Minimal Increases in 2017-18 Budget

With the new fiscal year beginning on Aug. 1, the East Hampton Village Board presented a tentative 2017-18 budget at its work session last Thursday. It will hold a public hearing on the budget on June 1 at the Emergency Services Building.

The $21.4 million plan has a 1.78-percent spending increase of $372,000. Increases in revenue and taxes also would be minimal, with the tax rate to rise by .11 percent, to $28.89 per $100 of assessed value, and property tax revenue to go up by 1.1 percent, or $137,002. The tax rate increase is under the tax cap, Mayor Paul F. Rickenbach Jr. said. “I repeat, that’s under the tax cap, which is important.”

As in the current budget, the spending increase is largely a consequence of health insurance premiums, which the mayor said are estimated to rise by 10 percent. A new contract for annual crosswalk maintenance and vehicle upgrades also account for the spending increase. In addition, the village is increasing the amount it budgets for the Length of Service Award Program, which provides a stipend to volunteer firefighters and ambulance personnel.

Decreases in the tentative budget are attributed to lower contributions to the state retirement system — a decrease of $100,720 — as well as lower fuel and utility costs, and equipment purchases made during the current fiscal year. According to the mayor, more long-term savings will be realized when energy-efficient heating systems are installed at Village Hall and another municipal building. 

The budget includes reserves for future purchases for the East Hampton Fire Department, the ambulance corps, and Department of Public Works.

Nontax revenues show an increase of 3 percent, or $235,506. The $137,000 increase in non-property tax revenue, “is largely accounted for by a fee increase in the nonresident beach permits,” the mayor said, as well as an increase in the number sold. Nonresident permits to park at the village’s five beaches — Georgica, Main, Wiborg’s, Egypt, and Two Mile Hollow — now cost $400, up from $375, and the number of available nonresident parking permits went from 3,000 to 3,100.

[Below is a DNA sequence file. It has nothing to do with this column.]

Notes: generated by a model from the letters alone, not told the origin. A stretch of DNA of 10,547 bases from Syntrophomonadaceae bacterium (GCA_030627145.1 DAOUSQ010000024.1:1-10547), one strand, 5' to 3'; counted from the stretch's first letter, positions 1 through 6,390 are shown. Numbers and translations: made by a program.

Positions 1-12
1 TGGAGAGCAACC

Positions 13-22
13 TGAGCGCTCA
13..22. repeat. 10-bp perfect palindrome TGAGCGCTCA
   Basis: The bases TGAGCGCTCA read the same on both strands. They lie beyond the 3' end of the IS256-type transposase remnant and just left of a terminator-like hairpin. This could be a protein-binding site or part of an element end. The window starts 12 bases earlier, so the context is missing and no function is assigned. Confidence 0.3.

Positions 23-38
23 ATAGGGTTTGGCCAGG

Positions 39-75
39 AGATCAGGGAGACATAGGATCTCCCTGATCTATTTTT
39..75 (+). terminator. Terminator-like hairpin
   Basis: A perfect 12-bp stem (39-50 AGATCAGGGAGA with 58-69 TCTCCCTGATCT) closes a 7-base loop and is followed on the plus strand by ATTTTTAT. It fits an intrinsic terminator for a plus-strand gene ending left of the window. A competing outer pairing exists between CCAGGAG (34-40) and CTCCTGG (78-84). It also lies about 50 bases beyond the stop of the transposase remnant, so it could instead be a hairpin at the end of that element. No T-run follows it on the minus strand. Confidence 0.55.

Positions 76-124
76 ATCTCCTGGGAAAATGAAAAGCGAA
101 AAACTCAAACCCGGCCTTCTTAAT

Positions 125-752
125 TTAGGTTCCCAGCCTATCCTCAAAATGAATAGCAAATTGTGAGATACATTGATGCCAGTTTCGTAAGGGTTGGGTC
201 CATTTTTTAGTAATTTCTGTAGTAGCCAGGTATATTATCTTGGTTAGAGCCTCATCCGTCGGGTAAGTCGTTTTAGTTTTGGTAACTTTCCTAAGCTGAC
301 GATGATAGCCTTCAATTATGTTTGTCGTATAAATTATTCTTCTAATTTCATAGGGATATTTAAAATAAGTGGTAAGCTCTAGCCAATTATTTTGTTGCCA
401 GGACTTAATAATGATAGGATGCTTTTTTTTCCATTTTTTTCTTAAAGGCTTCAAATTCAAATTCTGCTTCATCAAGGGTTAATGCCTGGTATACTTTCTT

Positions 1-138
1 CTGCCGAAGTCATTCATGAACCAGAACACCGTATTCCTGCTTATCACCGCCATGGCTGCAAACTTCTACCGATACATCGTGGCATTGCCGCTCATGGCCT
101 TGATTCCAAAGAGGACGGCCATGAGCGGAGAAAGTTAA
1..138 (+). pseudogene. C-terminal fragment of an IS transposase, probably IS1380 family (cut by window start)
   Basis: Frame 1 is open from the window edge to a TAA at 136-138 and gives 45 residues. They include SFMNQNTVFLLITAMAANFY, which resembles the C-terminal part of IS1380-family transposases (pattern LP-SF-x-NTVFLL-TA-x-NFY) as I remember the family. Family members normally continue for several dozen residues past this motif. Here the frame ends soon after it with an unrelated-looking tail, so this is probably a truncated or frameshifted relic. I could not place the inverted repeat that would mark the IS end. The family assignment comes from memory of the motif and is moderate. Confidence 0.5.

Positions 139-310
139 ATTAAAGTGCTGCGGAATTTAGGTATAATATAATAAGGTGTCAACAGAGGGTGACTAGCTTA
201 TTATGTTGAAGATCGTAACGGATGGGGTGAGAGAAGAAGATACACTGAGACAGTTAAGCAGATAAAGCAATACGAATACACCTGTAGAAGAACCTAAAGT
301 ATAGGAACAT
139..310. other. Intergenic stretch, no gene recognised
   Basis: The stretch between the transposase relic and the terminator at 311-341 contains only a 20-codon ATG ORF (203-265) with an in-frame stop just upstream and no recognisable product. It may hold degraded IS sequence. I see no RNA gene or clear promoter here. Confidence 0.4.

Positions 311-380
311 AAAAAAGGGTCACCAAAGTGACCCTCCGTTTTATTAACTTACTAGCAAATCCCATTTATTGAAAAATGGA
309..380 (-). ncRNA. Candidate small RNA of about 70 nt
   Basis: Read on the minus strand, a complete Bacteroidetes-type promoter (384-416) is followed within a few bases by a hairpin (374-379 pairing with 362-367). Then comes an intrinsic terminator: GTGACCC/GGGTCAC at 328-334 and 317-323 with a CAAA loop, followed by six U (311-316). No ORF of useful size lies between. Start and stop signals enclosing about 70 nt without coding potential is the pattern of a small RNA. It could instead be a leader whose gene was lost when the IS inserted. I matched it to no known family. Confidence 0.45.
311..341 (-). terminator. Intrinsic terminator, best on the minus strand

“Finally, and most importantly,” the mayor said, “the Village of East Hampton has been fortunate to be able to maintain its healthy financial outlook and a very modest debt burden. We strive to provide the best services to our residents while maintaining an appropriate level of spending and modest revenue increases.”

Going on, he said, the board “tried very diligently to maintain the purse strings of village government as we would with our households: moving ahead, taking care of our infrastructure and our employee base, and trying to do the very best we can to deliver the best product back to the residents we serve. Now it’s up to everyone.”

Also at the meeting, the mayor discussed the drainage courses, a.k.a. bioswales, designed to trap pollutants and silt from surface runoff at the flagpole and across from St. Luke’s Episcopal Church. In April, Tony Piazza, of Piazza Horticultural, a Southampton firm, recommended planting a “ribbon” of native vegetation to connect them. A crew from Piazza Horticultural has now completed the work.

“It’s taken a long time in appearing, but this is the very first step on a matter of water quality that your board of trustees feels very strongly about,” Mayor Rickenbach said. He also said that the board would soon seek to dredge Town Pond to remove the thick sediment on the bottom. “We are in partnership with the Town of East Hampton and their water quality initiatives,” the mayor said.

The mayor also spoke of the street fair coming up on May 20 on Newtown Lane, which has been organized by the East Hampton Chamber of Commerce. “This is a first-ever event, brand-new to us, brand-new to the chamber, and brand-new to the community. We hope that it will be well received and we can build on that at a future time. We think it’s the nice thing and the right thing to do.”